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More recently, in the run-up to the release of the Oppenheimer film about the nuclear physicist who created the A-bomb, an editorial had appeared in the London-based magazine The Jewish Chronicle criticizing the choice to have a non-Jewish actor, Irish actor Cillian Murphy, play a Jewish character.

The defense

Fortunatamente, proprio nel mondo ebraico ci sono stati anche coloro che, al contrario, hanno preso le difese di Cooper: a cominciare dai figli di Bernstein, Jaime, Alexander e Nina, i quali in un comunicato apparso su X/Twitter hanno spiegato:

"Bradley Cooper included the three of us along every step of his amazing journey as he made his film about our father. We were touched to the core to witness the depth of his commitment, his loving embrace of our father's music, and the sheer open-hearted joy he brought to his exploration. It breaks our hearts to see any misrepresentations or misunderstandings of his efforts. It happens to be true that Leonard Bernstein had a nice, big nose. Bradley chose to use makeup to amplify his resemblance, and we're perfectly fine with that. We're also certain that our dad would have been fine with it as well. Any strident complaints around this issue strike us above all as disingenuous attempts to bring a successful person down a notch -- a practice we observed all too often perpetrated on our own father.

The Anti-Defamation League (ADL), one of the most prominent American Jewish organizations dedicated to countering anti-Semitism, also came to Cooper's defense. "Throughout history, Jews have often been portrayed in films and in anti-Semitic propaganda by means of devilish caricatures depicting them with large hooked noses," reads one of their statements. "This film, which is a biopic of the legendary conductor Leonard Bernstein, does not fall into this case."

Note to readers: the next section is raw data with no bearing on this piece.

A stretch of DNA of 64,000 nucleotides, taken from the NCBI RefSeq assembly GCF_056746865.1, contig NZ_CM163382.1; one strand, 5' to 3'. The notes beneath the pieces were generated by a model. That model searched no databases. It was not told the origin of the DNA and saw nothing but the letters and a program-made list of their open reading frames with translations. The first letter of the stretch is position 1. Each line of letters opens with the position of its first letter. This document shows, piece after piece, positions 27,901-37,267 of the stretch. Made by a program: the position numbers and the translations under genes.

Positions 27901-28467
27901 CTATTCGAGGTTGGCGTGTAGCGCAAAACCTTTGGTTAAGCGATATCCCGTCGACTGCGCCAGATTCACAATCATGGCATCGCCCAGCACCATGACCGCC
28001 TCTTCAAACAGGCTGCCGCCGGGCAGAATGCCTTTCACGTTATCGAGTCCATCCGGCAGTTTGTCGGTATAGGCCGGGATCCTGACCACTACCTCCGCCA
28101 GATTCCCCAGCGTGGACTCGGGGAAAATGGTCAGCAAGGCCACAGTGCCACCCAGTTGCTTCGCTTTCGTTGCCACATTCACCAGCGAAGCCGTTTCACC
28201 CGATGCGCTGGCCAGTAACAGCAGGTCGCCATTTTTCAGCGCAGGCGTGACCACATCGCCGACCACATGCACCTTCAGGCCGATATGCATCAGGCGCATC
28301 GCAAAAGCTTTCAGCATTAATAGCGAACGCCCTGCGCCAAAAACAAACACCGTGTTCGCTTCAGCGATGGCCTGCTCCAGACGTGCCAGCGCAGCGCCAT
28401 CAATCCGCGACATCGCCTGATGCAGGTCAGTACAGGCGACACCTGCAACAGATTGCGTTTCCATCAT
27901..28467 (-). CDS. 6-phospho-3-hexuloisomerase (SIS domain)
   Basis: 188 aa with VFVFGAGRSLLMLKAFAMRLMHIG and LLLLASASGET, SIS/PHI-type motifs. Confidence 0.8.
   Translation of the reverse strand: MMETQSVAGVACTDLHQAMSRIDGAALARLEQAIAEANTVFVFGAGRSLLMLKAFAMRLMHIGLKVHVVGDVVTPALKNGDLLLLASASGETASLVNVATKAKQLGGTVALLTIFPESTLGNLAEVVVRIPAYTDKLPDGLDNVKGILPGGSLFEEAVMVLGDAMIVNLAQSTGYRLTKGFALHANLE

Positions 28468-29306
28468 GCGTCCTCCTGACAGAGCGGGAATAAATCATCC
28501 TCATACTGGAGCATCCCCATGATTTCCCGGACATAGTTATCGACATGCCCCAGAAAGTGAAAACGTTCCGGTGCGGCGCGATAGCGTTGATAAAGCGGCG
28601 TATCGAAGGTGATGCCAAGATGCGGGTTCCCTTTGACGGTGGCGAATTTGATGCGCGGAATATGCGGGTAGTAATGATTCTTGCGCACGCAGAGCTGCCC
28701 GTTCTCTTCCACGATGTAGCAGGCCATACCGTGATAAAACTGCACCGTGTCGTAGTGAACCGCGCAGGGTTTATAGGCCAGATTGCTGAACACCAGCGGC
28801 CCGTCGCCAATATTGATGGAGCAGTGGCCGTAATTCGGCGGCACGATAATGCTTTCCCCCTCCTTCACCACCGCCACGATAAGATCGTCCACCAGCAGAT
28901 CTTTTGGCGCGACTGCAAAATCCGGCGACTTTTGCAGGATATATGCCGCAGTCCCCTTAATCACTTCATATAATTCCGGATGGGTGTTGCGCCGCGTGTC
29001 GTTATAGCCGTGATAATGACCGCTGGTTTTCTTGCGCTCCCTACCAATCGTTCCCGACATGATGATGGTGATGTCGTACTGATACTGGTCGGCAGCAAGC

In Italy, too, there are those who have come to the actor's defense: in an article in La Stampa on August 19, writer and translator from Hebrew Elena Loewenthal said that "the controversy over Bradley Cooper's nose as Leonard Bernstein's interpreter really seems to be a woolly issue, indeed a false issue." She added that "Bradley Cooper, an undeniably gifted actor and a man of undeniable charm as well, has every right to tweak his nose to fit the part without having to call into question disparaging intentions or allusions to alleged somatic traits that are the result of toxic stereotypes."

Giornalista pubblicista, ha scritto per le testate MosaicoCultweek and Il Giornale Off. Laureato in Beni culturali (Università degli Studi di Milano) e laureato magistrale in Giornalismo, cultura editoriale e comunicazione multimediale (Università di Parma).